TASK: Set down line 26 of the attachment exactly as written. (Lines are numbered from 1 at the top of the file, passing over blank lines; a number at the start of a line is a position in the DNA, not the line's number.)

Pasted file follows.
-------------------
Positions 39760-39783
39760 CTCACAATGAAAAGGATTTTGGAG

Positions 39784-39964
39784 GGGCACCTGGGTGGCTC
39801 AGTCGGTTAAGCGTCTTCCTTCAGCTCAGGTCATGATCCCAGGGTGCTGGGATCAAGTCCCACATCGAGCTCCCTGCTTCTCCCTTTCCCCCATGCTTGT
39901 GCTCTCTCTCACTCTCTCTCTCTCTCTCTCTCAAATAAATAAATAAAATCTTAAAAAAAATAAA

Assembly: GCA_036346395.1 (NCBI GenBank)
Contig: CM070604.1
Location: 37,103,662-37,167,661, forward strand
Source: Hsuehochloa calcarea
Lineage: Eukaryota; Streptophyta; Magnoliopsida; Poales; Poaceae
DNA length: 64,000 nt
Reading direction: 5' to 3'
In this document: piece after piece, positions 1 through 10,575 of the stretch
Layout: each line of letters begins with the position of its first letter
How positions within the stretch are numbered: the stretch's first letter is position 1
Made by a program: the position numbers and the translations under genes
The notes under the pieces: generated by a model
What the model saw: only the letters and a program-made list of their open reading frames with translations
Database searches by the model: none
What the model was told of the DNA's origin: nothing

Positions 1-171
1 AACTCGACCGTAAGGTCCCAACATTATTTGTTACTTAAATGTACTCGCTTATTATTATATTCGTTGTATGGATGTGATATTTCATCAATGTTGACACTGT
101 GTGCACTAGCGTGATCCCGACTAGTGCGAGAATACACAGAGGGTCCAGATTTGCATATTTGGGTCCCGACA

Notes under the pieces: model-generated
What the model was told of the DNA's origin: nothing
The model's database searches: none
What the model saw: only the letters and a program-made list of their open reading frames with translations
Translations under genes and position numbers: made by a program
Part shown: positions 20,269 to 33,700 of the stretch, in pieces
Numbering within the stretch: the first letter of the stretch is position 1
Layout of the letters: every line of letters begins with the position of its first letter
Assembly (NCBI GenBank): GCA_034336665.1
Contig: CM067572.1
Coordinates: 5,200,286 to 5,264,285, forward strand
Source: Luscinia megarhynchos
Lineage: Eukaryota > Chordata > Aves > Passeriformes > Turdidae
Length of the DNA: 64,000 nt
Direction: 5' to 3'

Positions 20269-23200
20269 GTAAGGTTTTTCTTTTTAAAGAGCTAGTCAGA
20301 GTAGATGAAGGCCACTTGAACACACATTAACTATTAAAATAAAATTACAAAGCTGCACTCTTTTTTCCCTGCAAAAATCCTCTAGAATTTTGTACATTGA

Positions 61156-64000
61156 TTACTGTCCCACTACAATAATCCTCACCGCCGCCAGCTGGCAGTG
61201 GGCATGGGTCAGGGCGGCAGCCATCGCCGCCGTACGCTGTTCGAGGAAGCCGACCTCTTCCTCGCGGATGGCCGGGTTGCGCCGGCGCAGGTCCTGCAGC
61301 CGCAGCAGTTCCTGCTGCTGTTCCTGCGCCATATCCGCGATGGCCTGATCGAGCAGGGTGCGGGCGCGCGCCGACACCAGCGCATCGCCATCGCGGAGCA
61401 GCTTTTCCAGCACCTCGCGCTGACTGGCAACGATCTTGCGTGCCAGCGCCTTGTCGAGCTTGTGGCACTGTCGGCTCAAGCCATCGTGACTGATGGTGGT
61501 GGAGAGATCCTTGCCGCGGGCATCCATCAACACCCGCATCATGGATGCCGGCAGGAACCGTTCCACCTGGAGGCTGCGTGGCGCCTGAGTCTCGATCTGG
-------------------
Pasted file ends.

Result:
What the model was told of the DNA's origin: nothing